Cindy Williams, Shirley of ‘Laverne & Shirley’ Fame, Dies at 75

Slaven Vlasic/Getty Images
Slaven Vlasic/Getty Images

Cindy Williams, the beloved actor best known as one-half of Laverne & Shirley’s iconic titular duo, died on Wednesday in Los Angeles after a brief illness. She was 75.

No specific cause of death was given in a statement issued to the Associated Press on Monday by a family spokesperson, representing Williams’ children, Zak and Emily Hudson.

“The passing of our kind, hilarious mother, Cindy Williams, has brought us insurmountable sadness that could never truly be expressed,” the statement read. “Knowing and loving her has been our joy and privilege. She was one of a kind, beautiful, generous and possessed a brilliant sense of humor and a glittering spirit that everyone loved.”

Her assistant, Liza Cranis, told The New York Times only that the 75-year-old had died “peacefully.”

Williams debuted the perky Shirley Feeney—alongside Penny Marshall’s tough-talking Laverne DeFazio—in the pilot episode of the slapstick sitcom Laverne & Shirley in January 1976, just months after the two characters first appeared on Happy Days. Whereas the Laverne and Shirley of Happy Days had been equally brassy, the Shirley Feeney of the spinoff series was rewritten to be a more idealistic foil to Laverne’s streetwise counterpart.

With this new formula, Williams and Marshall’s chemistry proved to be just as winning as it had been when their characters were double-dating Richie and the Fonz. The show about two blue-collar roommates who worked at a Milwaukee brewery, bottle-capping and cracking wise, went on to become the highest-rated series of the next few years. By the end of its eight-season run, it had received six Golden Globe nominations and one Emmy nomination.

<div class="inline-image__credit">ABC Photo Archives/Disney General Entertainment Content via Getty Images</div>
ABC Photo Archives/Disney General Entertainment Content via Getty Images

“We sort of had telepathy,” Williams told the TV Academy Foundation in 2013. “If we walk into a room together and if there’s something unique in the room, we’ll see it at the same time and have the same comment about it. We were always just like that.”

Williams and Marshall’s creative partnership began in 1975, before Happy Days. Both out-of-work actors, they were hired for a project by Francis Ford Coppola’s production company, Zoetrope, according to The Hollywood Reporter. (Ironically, the pair had first met on a real-life double date years earlier.) The gig emerged out of a role Williams had played in Coppola’s 1974 film The Conversation, in which she portrayed a woman not as sweet and innocent as she first appears.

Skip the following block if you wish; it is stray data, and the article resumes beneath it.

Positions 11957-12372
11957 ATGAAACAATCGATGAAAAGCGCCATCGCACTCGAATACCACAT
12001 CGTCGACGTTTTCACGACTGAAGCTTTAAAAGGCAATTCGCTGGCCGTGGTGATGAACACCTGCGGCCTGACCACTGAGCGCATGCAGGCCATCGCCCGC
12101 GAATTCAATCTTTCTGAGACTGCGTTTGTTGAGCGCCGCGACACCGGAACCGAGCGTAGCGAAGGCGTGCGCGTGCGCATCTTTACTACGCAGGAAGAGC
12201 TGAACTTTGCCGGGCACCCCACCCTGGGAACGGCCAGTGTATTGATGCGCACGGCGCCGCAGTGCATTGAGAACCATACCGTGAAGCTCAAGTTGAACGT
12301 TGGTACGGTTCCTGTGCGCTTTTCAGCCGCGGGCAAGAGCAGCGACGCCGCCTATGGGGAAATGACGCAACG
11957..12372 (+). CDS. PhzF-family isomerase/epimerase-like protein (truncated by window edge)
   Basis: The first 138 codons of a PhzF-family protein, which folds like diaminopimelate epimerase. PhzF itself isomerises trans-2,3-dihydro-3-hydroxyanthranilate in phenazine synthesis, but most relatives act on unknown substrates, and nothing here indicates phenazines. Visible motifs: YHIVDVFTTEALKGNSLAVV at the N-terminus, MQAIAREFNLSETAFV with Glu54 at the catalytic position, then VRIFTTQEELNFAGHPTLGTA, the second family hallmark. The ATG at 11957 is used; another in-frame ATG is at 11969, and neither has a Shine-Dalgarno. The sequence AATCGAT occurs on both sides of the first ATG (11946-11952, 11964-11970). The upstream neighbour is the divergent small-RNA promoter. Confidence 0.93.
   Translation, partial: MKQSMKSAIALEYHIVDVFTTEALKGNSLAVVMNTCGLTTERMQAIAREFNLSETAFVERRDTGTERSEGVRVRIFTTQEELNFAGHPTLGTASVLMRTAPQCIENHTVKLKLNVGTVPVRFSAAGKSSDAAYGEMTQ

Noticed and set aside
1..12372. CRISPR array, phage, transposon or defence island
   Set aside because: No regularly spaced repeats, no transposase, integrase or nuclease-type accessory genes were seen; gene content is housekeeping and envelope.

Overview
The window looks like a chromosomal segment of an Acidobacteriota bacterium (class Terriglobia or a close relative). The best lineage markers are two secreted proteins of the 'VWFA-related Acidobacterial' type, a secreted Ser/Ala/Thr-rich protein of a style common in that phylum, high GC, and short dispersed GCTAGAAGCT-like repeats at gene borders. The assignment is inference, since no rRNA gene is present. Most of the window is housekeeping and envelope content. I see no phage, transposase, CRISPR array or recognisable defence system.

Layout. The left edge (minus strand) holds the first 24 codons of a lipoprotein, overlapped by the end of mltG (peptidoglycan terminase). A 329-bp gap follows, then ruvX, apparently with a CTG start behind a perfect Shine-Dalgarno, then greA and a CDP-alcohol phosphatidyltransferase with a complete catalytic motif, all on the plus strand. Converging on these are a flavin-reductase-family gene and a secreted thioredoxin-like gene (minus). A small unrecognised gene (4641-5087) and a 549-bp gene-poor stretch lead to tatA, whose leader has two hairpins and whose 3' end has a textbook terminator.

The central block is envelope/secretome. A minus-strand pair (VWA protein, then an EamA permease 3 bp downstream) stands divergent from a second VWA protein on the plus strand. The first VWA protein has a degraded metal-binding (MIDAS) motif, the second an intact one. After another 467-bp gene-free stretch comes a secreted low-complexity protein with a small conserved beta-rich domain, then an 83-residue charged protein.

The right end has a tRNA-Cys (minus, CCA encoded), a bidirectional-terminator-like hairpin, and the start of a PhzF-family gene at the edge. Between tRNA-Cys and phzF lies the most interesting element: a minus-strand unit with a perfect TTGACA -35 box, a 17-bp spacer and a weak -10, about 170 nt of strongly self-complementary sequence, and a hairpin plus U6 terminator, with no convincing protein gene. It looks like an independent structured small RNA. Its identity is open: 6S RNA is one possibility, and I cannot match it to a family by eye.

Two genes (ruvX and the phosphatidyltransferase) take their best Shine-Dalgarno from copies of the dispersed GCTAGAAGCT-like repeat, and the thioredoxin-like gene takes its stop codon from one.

The year prior, Williams had cut her teeth on her first big role in a major motion picture in George Lucas’ American Graffiti, playing the cheerleader girlfriend of Ron Howard’s cruising high school graduate. For her part in the box-office smash, Williams was nominated for a BAFTA.

None of it would compare to her time on Laverne & Shirley, however. A couple of months after starting at Zoetrope, Williams and Marshall received a call from producer Garry Marshall, Penny’s brother, asking if they’d want to guest on Happy Days.

“Penny said yes and I said yes and we went and did it,” Williams told the Los Angeles Times in 1995. “The rest is kind of history.”

<div class="inline-image__credit">Universal Pictures/Getty Images</div>
Universal Pictures/Getty Images

It was the two stars’ gift for physical comedy that won them their audiences’ eyes and hearts. “It was like never say die,” Williams explained. “We never thought there wasn’t anything we couldn’t do. We had youth on our side.”

The sitcom ran from 1976 to 1983, with its only Shirley-less season proving to be its last. Williams departed the show after becoming pregnant with her first child, Emily, at the end of the seventh season. “When it came time for me to sign my contract for that season, they had me working on my due date to have my baby,” she told the Today show in 2015. “I said, ‘You know, I can’t sign this.’ And it went back and forth and back and forth, and it just never got worked out.”

Soon after, Williams filed a $20 million lawsuit against Garry Marshall and Paramount TV, accusing them of having “welshed” her on a promise to take her pregnancy into account when planning production. They settled out of court, and Williams was written out of the series, leaving Penny Marshall’s Laverne a solo act for the show’s final 20 episodes.

Before Marshall died in 2018, also aged 75, she and Williams received their stars on the Hollywood Walk of Fame in a “rare and fun double ceremony” in 2004. In a statement, the Walk of Fame invited fans to place flowers on Williams’ star on Tuesday, according to CBS News.

In their own statement on Monday, Zak and Emily continued, “We have always been, and will remain, SO proud of her for many things… her lifelong mission to rescue animals, her prolific artistry, her faith, and most of all, her ability to make the world laugh!”

“May that laughter continue in everyone, because she would want that. Thank you for loving our Mom, she loved you too.”

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